Do you want to hear astronauts themselves talk about the possibility of life on Saturn’s moon, the adventures of planet protection officers against alien microbes, and other real stories that could have come from science fiction books but definitely didn’t? You might want to check out NASA’s official website for their fantastic podcast.
The podcast features plenty of astronauts reliving their greatest accomplishments and talking about their rigorous training. Recent episodes bring you audio from inside the Orion, the capsule that NASA is developing to carry a crew of four astronauts into deep space, and along Scott Tingle’s path from test pilot to astronaut.
NASA’s Johnson Space Center launched “Houston, We Have a Podcast” last July 2017 and has since released more than 40 episodes on its official site. The cleverly-titled podcast is revitalized every week, which means you only have to wait that long to get your new fill of amazing space-related content.
The show overflows with the voices of the engineers, researchers and mission control flight directors who develop and test NASA’s most complex technology and protect astronauts during their flights. There’s historical information on pioneering missions and space explorers, too.
While on the way home from work, shopping at the grocery, or making dinner, you might want to relive your childhood dreams of becoming an astronaut. Thanks to the podcast form, it has never been this contemporary and accessible.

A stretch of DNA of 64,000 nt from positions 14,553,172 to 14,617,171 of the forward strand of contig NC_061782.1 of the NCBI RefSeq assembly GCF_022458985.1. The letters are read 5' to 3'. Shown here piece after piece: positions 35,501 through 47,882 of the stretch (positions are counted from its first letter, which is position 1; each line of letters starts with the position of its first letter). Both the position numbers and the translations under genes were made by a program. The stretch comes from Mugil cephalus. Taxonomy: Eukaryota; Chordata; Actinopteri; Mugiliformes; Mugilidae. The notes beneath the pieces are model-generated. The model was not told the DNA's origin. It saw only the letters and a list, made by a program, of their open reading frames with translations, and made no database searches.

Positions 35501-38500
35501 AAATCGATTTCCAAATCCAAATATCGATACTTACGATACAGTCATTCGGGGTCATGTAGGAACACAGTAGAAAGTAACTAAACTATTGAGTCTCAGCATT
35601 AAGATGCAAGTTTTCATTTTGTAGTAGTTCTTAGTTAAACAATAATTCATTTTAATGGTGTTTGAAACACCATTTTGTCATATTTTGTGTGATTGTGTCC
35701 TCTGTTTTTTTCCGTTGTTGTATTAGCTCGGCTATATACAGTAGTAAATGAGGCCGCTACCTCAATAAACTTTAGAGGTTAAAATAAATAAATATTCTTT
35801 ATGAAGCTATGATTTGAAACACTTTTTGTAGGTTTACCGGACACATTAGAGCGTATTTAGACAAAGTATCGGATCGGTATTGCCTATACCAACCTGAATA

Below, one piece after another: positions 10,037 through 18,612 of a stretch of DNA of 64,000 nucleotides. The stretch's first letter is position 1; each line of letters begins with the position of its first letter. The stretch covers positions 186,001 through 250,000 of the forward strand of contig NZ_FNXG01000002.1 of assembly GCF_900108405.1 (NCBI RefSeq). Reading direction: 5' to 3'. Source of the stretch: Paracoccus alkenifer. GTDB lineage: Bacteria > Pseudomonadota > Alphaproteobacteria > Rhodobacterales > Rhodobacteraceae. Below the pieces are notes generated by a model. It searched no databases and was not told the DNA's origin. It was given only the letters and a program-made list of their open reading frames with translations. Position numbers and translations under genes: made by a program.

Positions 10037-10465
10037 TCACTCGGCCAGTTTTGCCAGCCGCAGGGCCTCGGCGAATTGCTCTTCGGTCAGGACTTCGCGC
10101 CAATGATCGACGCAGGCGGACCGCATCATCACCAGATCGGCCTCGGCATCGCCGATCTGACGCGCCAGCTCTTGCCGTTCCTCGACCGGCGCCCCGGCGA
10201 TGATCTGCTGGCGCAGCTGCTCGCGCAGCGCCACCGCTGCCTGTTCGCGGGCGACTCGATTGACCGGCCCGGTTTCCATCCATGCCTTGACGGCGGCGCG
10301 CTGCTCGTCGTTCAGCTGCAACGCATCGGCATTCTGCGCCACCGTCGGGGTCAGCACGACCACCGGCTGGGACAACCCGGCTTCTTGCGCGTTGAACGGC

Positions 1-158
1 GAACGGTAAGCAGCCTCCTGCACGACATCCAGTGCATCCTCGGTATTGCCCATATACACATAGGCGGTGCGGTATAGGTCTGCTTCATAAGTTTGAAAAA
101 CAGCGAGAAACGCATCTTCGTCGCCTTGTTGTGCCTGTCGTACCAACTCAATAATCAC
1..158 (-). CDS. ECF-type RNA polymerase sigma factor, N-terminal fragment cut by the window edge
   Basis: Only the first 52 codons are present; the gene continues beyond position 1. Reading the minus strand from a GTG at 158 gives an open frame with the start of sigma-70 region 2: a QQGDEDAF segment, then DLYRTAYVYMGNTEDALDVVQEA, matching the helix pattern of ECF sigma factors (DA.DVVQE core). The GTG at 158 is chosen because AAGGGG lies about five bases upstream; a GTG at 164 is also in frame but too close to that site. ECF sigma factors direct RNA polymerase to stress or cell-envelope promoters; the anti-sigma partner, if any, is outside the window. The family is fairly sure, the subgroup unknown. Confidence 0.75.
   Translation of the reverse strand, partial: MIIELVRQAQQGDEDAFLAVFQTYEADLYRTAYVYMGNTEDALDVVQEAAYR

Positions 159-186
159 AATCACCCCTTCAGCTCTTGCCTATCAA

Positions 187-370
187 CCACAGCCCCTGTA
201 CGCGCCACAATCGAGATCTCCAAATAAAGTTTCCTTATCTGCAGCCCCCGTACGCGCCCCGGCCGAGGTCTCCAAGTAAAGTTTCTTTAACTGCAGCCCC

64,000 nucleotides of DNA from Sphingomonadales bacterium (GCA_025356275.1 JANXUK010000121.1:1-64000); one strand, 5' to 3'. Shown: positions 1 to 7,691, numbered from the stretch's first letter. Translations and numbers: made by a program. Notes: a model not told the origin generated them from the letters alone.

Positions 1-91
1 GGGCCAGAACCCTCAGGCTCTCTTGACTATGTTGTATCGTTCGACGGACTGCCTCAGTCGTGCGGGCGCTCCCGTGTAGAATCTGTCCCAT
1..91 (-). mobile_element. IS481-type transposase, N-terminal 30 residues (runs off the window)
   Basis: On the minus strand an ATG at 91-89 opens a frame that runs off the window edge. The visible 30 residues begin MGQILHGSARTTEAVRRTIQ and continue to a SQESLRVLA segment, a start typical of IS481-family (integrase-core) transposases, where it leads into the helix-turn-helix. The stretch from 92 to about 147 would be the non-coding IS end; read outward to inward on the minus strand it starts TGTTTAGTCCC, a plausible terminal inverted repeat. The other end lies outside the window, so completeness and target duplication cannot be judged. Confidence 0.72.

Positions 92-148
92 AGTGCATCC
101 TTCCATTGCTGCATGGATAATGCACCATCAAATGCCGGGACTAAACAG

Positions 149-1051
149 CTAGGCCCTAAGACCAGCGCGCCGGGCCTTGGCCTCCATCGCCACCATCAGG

The past few years have seen an increase in various research studies about women’s health that have truly been a long time coming. One example is New Delhi’s move to proliferate biodegradable sanitary pads which not only addresses women’s reproductive needs but also the needs of our environment.
Recently, a new study led by Diana Kuh from University College London in the United Kingdom looked at how the late onset of menopause may benefit the memory of women later in their lives. By using data from 1,315 women, they found out that women whose menopause occurred naturally and later in life scored higher on the memory assessment tests that they conducted.
Kuh comments on the findings, saying, “The difference in verbal memory scores for a 10-year difference in the start of menopause was small — recalling only one additional word, but it’s possible that this benefit could translate to a reduced risk of dementia years later.”
However, she adds, “More research and follow-up are needed to determine whether that is the case.”